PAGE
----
Once our basic needs are met, money does not increase happiness. Yet it’s hard not to compare our lives to those of our friends and colleagues. What do you do when you learn your friends make more money than you do?
Even When You Earn The Same
Soon after starting my first minimum-wage job out of high school, I noticed that even when we were earning the same amount of money, some of us were always broke while others always had money in our pockets.
I was literally on the ground picking up every cent I found. Friends who scoffed at the thought of change then turned around and asked me to borrow a dollar to buy a hot dog or play a video game.
When I moved up in the world and worked for law offices, I learned a secret. My high-powered, high-paid boss was actually broke. He spent every dollar that came in, and then some. For years my paychecks had to be cashed in person from the bank from which they were written (on the same day they were written) so the bank manager could override them. There were insufficient funds in the account to cover payroll. All while my boss was living the high life.
While he was brining in millions of dollars, he couldn’t pay a couple hundred in payroll. He was broke.
This was an important life lesson that I am glad I learned early on. Here I was the lowest paid person in the office. Yet I had no debt and plenty in savings while the boss couldn’t pay for his lunch.
It’s not how much you make, it’s how much you spend.
It’s All Relative
Nowadays when I learn that a friend earns more money than I do, I remind myself that in the USA we are within the top 2% of wealthiest people on this earth.
I am grateful that I have clean water, any food I desire, a sturdy home, indoor plumbing, and freedom of speech. When I start to compare myself to friends on which brand of cell phone or type of car we have, I take a step back to remember what’s really important.
What I do strive for is to have no debt. I have lots of friends who make more than I do, but are also struggling with crushing amounts of student loan debt, car notes, or mortgages. When this is taken into consideration, although I earn less my net worth is higher. And my stress level is lower!
Let’s say that you are the sole income earner for your family. You have young children and work a stressful job. Financial security is a priority to you. While trying to reach financial independence, you don’t travel and rarely dine out or attend events that cost money.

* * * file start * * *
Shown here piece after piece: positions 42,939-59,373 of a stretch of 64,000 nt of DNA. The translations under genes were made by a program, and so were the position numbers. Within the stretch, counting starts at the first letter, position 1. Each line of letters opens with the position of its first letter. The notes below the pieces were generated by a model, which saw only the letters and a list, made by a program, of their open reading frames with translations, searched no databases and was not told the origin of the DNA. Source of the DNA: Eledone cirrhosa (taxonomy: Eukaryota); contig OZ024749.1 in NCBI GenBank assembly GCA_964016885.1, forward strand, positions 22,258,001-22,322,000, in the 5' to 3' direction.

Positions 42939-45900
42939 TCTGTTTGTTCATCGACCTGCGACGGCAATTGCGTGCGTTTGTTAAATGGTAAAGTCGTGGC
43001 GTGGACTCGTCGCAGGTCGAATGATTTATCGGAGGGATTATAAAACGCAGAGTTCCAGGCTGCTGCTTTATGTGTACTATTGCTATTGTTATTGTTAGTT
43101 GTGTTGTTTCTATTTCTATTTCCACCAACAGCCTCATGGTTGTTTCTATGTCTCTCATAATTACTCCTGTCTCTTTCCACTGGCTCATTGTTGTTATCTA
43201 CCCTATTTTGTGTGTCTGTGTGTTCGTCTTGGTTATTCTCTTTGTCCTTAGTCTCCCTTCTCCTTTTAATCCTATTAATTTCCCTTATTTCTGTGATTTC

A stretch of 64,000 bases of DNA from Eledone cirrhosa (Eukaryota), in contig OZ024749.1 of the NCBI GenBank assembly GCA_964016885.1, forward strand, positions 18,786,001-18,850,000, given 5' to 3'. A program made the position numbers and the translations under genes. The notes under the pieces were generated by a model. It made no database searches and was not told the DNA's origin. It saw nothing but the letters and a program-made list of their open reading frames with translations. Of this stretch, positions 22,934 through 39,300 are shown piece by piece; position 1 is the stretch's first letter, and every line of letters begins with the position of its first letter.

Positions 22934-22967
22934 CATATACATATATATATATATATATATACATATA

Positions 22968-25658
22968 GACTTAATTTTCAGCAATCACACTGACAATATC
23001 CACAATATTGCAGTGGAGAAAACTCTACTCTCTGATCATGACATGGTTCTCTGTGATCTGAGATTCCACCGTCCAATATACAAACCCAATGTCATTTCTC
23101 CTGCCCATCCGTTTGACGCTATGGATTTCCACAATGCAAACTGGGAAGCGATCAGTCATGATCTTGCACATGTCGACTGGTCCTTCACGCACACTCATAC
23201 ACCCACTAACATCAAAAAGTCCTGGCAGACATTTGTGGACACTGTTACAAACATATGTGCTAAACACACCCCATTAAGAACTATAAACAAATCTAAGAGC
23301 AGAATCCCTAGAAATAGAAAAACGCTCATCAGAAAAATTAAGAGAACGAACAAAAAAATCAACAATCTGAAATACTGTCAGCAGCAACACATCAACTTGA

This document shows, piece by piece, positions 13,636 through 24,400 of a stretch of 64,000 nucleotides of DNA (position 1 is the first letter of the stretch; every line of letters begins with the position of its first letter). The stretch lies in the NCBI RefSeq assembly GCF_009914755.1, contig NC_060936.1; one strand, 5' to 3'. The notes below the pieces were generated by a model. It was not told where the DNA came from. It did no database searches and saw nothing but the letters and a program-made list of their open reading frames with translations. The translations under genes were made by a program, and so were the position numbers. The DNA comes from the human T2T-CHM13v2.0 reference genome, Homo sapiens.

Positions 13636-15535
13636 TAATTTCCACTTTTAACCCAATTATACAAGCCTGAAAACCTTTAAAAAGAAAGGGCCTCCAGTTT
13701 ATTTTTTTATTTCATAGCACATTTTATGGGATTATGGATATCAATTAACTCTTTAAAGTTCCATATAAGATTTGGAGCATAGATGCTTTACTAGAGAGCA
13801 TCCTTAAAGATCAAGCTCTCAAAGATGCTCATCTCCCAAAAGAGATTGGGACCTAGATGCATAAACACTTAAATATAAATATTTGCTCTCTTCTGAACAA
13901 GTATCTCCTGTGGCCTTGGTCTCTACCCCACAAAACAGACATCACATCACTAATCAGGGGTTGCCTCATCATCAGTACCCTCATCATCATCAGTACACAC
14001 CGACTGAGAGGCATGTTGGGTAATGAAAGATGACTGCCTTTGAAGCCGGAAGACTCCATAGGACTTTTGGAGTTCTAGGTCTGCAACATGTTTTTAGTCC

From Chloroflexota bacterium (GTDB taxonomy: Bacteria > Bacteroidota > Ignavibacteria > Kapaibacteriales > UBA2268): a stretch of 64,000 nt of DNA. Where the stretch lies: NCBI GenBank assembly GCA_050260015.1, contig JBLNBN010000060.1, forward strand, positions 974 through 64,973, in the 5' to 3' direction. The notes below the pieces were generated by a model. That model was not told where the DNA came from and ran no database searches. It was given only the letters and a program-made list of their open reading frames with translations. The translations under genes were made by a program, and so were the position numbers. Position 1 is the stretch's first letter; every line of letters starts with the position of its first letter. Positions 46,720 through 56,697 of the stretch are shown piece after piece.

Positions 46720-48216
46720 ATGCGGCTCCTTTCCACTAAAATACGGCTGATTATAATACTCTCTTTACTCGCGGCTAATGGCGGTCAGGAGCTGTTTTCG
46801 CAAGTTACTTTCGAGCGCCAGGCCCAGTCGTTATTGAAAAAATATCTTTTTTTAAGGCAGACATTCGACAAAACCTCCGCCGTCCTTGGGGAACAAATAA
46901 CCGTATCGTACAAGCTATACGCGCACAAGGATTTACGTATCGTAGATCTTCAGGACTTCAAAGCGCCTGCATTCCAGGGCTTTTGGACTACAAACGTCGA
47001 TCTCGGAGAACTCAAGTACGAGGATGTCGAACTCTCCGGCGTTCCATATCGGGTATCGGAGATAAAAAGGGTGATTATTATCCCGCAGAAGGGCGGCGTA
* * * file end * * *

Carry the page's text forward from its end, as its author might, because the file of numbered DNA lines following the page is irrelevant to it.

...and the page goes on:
Yet you can’t help but compare yourself to friends and colleagues who seem to be living more exciting lives. But are they really better off?
Your co-worker Buffy earns the same amount of money as you do, but also has a husband who is employed at a well-paying job. They have no kids. Buffy is organizing a party for a colleague and suggests everyone make a donation that turns out to be more money than you spent on your kids’ birthday presents. You start to think that although you both have the same education and earn the same money, because she has a working spouse she is technically upper-class while your household income is middle class. But you also remind yourself that she doesn’t have children. And that it makes her feel good to do nice things for her friends.
Beautiful Breezey speaks multiple languages, travels to a different country each month for work, lives in an exciting city, has a hot boyfriend, and is well-liked. She comes from a well-off family and, although she earns less than you, she will never have to worry about having a roof over her head. From the outside she appears to have it all. Yet she is overworked, depressed, and miserable in her career and views her life as stressful rather than exciting. She has commented how she wished she had followed a path closer to yours.
Boss Biff makes $50,000 more a year than you. His wife also has a well-paying job and they have no dependents. To cope with having a stressful job, he makes his personal life as enjoyable as he can. He spends his time off going to concerts, dining out, and traveling. Yet he is overwhelmed at work and makes multiple trips down to the coffee shop each day to make it through. Despite earning more than his employees, you learn that he still worries about money.
Like you, Baynard has kids and is the sole earner for his family. He is also working toward financial independence. You and he enjoy sharing ideas about saving, encouraging each other on your path, and engaging in activities together that cost little or no money. You recently learned that Baynard is earning more money that you are. Yet instead of becoming envious, you decide to learn from his experiences. You recognize the hard work and dedication he puts forth, and see the value he adds to his organization.
I try not to compare myself to others because looks may be deceiving. They may earn more but also be in debt or unhappy. If they are winning with money, rather than being envious of them I think of what I can learn from their successes.
To me, the aim is not to make more money than my friends. My goal is to keep my life in perspective to the realities of most people in this world. By being grateful for what I have, I am less likely to want more (and won’t go into debt to get it).